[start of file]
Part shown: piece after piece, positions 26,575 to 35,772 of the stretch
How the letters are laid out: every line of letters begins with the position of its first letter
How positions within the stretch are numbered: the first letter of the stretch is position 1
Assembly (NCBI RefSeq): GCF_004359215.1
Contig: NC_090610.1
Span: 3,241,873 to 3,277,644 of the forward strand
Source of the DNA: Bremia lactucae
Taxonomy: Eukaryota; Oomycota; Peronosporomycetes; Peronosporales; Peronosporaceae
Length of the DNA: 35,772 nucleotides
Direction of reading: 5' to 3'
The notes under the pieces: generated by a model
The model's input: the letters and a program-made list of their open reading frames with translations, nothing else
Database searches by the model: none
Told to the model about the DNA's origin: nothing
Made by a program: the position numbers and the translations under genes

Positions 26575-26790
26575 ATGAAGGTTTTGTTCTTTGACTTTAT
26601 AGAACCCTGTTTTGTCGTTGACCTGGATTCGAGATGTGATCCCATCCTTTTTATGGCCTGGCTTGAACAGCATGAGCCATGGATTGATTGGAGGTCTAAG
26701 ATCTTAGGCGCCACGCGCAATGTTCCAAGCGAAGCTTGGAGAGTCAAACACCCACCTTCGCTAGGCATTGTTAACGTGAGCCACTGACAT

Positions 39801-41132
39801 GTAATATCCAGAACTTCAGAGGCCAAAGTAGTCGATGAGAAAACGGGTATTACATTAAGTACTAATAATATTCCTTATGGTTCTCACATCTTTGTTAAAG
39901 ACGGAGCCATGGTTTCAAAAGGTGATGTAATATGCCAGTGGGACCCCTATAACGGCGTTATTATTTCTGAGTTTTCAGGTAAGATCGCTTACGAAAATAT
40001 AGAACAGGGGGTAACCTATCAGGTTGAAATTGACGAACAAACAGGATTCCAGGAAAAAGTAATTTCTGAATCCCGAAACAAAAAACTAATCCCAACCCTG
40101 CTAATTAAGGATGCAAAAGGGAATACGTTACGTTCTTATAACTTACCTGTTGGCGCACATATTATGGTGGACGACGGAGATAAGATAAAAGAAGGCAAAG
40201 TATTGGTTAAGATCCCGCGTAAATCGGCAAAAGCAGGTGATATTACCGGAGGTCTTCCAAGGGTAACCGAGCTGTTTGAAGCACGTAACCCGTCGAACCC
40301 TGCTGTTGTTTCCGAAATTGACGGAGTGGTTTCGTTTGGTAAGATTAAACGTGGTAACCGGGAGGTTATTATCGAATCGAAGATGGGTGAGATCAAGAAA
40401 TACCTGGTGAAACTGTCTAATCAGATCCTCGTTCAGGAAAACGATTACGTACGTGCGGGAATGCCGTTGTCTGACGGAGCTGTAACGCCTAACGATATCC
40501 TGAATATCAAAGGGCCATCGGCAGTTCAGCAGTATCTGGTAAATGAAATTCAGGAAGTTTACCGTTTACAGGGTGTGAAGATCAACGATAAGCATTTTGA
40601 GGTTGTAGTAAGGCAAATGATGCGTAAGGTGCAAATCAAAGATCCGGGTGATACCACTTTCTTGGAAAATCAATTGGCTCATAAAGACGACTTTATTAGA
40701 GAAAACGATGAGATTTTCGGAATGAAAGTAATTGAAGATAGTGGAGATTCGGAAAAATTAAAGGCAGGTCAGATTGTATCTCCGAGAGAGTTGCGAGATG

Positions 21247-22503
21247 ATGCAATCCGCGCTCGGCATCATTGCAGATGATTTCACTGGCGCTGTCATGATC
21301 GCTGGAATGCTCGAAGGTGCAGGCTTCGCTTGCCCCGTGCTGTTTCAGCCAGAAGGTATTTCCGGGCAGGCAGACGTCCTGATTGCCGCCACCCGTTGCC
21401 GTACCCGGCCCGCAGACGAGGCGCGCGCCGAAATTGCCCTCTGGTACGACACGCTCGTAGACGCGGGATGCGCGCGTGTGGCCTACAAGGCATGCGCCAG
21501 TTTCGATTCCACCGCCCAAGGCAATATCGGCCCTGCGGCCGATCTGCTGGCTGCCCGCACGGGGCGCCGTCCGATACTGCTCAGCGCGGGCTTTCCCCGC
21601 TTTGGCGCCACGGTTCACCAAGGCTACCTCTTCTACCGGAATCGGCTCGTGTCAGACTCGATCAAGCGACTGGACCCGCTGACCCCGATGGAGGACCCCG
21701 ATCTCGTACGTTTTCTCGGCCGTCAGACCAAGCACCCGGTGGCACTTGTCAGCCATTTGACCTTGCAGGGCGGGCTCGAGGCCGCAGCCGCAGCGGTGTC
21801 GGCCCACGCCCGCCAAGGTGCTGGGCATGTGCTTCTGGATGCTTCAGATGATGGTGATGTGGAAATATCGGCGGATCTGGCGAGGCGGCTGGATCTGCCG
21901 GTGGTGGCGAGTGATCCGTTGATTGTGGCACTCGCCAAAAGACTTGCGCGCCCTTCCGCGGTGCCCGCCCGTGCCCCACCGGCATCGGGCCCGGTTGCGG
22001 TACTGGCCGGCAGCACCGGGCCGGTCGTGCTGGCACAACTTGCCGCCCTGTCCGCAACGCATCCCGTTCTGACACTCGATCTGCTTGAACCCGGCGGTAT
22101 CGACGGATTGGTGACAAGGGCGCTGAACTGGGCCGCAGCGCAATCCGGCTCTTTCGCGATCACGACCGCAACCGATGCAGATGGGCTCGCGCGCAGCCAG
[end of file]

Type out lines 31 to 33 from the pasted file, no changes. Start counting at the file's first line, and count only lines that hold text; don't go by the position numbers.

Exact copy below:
Positions 21247-22503
21247 ATGCAATCCGCGCTCGGCATCATTGCAGATGATTTCACTGGCGCTGTCATGATC
21301 GCTGGAATGCTCGAAGGTGCAGGCTTCGCTTGCCCCGTGCTGTTTCAGCCAGAAGGTATTTCCGGGCAGGCAGACGTCCTGATTGCCGCCACCCGTTGCC